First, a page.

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Postprocessing

In-Practice/2D-Game/Postprocessing

Wouldn't it be fun if we could completely spice up the visuals of the Breakout game with just a few postprocessing effects? We could create a blurry shake effect, inverse all the colors of the scene, do crazy vertex movement, and/or make use of other interesting effects with relative ease thanks to OpenGL's framebuffers.

This chapters makes extensive use of concepts from the framebuffers and anti-aliasing chapters.

In the framebuffers chapter we demonstrated how we could use postprocessing to achieve interesting effects using just a single texture. In Breakout we're going to do something similar: we're going to create a framebuffer object with a multisampled renderbuffer object attached as its color attachment. All the game's render code should render to this multisampled framebuffer that then blits its content to a different framebuffer with a texture attachment as its color buffer. This texture contains the rendered anti-aliased image of the game that we'll render to a full-screen 2D quad with zero or more postprocessing effects applied.

So to summarize, the rendering steps are:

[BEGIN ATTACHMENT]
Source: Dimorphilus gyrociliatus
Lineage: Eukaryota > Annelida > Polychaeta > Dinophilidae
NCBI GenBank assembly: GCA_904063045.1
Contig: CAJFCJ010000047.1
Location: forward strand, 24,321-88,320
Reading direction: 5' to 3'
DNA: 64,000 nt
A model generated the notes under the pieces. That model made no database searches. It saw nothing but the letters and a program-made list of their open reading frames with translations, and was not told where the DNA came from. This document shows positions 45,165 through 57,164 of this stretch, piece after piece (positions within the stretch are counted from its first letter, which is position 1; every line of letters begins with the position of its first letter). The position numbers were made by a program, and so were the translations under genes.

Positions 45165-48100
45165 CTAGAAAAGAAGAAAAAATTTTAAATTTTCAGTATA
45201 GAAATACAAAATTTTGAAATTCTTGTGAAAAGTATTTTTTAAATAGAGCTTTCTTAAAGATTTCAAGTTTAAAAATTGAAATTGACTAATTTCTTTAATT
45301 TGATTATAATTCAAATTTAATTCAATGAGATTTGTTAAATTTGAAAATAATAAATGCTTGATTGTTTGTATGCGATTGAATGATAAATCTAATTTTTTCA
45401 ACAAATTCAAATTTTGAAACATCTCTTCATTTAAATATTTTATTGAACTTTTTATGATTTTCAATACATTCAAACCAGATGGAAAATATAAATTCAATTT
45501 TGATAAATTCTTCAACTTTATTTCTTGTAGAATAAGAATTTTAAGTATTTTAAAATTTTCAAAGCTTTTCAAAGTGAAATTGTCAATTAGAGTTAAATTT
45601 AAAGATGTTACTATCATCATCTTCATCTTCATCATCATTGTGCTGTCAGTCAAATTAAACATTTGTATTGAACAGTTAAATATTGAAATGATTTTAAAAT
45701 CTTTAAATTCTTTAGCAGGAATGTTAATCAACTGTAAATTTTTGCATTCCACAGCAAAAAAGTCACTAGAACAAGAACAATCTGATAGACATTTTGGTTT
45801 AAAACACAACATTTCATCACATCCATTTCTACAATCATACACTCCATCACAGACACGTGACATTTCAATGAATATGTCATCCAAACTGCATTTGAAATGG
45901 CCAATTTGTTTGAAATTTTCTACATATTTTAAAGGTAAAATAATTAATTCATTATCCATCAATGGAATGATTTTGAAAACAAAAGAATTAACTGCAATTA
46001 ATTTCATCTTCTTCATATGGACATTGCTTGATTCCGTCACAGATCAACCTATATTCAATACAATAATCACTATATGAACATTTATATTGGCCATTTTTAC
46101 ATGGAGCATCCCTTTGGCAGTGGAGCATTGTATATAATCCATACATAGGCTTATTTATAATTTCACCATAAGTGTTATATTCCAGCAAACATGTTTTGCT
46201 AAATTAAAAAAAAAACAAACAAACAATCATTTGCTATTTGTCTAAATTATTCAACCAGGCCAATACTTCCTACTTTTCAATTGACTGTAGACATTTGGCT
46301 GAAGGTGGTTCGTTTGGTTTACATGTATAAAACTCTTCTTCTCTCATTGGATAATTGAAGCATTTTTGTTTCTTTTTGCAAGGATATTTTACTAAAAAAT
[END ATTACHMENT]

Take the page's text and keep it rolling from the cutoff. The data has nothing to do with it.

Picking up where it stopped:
1. Bind to multisampled framebuffer.
  2. Render game as normal.
  3. Blit multisampled framebuffer to normal framebuffer with texture attachment.
  4. Unbind framebuffer (use default framebuffer).
  5. Use color buffer texture from normal framebuffer in postprocessing shader.
  6. Render quad of screen-size as output of postprocessing shader.

The postprocessing shader allows for three type of effects: shake, confuse, and chaos.

  • shake: slightly shakes the scene with a small blur.
  • confuse: inverses the colors of the scene, but also the x and y axis.
  • chaos: makes use of an edge detection kernel to create interesting visuals and also moves the textured image in a circular fashion for an interesting chaotic effect.

Below is a glimpse of what these effects are going to look like:

Postprocessing effects in OpenGL Breakout game

Operating on a 2D quad, the vertex shader looks as follows:


#version 330 core
layout (location = 0) in vec4 vertex; // <vec2 position, vec2 texCoords>

out vec2 TexCoords;

uniform bool  chaos;